Housing MarketReal Estate

More homeowners feel like it’s the right time to sell: Fannie Mae

The government-sponsored enterprise’s Home Purchase Sentiment Index improves for a third month in a row

Consumer sentiment toward housing inched higher for a third consecutive month as respondents feel increasingly optimistic about home selling conditions.

Fannie Mae’s Home Purchase Sentiment Index (HPSI), which tracks the U.S. housing market and consumer confidence to buy or sell a home, rose 2.1 points in February to 72.8. The full index is up 14.8 points from one year ago.

In February, 65% of consumers said that conditions were ripe to sell a home, up from 60% in January. Conversely, only 19% of shoppers feel like the timing is right to buy a home, up from 17% in the prior month.

“The HPSI increased for the third straight month, continuing its slow but steady rise from the low-level plateau observed through much of 2023; and consumer sentiment toward housing now rests firmly above where it was this time last year,” Doug Duncan, Fannie Mae senior vice president and chief economist, said in a statement.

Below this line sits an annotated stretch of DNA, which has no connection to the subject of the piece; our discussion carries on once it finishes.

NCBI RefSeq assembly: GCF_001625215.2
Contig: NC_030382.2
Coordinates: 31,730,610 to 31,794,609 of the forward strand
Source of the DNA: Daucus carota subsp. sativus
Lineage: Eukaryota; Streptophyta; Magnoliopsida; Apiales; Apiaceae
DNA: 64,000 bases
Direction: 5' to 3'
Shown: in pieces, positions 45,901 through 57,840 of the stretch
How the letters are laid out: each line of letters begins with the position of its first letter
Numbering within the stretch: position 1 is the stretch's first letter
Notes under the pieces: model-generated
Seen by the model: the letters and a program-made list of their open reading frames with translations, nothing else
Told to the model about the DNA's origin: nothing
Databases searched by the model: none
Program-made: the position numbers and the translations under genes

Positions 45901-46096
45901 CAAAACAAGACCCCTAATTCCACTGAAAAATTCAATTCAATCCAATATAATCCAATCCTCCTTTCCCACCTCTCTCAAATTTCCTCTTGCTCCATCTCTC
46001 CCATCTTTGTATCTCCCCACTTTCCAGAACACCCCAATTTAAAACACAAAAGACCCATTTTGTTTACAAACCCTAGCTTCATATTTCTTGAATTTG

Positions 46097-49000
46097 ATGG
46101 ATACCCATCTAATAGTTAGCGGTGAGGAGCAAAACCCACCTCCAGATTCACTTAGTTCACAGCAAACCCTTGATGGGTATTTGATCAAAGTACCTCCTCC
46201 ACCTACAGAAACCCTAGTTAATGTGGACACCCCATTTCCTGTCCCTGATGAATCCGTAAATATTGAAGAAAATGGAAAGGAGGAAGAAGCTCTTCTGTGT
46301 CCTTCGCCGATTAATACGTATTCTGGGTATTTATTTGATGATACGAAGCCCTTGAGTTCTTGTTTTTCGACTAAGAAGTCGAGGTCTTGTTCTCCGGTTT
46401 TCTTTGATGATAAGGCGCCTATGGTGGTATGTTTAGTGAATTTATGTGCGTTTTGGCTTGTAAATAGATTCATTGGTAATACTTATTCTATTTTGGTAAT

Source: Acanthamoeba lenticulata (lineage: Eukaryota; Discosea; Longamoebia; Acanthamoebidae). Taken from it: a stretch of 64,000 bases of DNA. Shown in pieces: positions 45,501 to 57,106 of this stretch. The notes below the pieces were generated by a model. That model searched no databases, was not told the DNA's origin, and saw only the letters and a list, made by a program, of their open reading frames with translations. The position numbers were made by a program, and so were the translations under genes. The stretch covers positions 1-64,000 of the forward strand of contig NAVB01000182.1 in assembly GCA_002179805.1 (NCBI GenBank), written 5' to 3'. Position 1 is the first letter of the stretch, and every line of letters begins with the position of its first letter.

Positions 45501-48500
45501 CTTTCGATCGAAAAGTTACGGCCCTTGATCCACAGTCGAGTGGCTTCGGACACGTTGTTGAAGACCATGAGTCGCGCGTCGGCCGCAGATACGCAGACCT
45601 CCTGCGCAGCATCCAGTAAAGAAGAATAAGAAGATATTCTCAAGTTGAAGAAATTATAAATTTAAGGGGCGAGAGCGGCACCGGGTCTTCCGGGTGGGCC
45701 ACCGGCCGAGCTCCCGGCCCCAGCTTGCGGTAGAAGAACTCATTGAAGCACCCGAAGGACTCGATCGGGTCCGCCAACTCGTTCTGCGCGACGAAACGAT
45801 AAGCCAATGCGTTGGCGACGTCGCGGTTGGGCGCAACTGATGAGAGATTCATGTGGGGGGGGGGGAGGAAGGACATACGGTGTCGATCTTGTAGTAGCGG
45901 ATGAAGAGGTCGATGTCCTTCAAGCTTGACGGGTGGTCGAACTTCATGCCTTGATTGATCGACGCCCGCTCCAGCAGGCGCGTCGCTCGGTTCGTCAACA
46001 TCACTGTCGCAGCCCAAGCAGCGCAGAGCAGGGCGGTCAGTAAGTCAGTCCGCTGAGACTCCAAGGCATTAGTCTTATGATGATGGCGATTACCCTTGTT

“Consumer attitudes toward home-selling conditions increased markedly in February, with current homeowners, in particular, expressing greater optimism that it’s a ‘good time to sell,’ a development that may foreshadow an upcoming increase in existing home listings.”

The housing industry expects mortgage rates to move down toward 6% as the Federal Reserve is expected to cut benchmark interest rates sometime this year. In its February Economic & Housing Outlook, Fannie Mae forecast the 30-year fixed mortgage rate to decrease to 5.9% by the end of 2024

Many consumers also remain hopeful that mortgage rates will go down over the next 12 months. If mortgage rates slide closer to the 6% mark by the end of the year, consumer sentiment on both sides of the transaction is likely to increase. 

“A decline in mortgage rates — and the resulting uptick in sentiment — would obviously bode well for the upcoming spring homebuying season, although affordability will likely remain a significant challenge for buyers, at least until there’s a meaningful addition to net supply,” Duncan said. 

Fannie Mae forecasts single-family mortgage origination volume at $1.92 trillion in 2024 and at $2.36 trillion in 2025, up from $1.50 trillion in 2023.

The agency also expects the annualized pace of existing home sales to increase to 5 million units in 2024, up from a 3.8-million-unit pace in Q4 2023.

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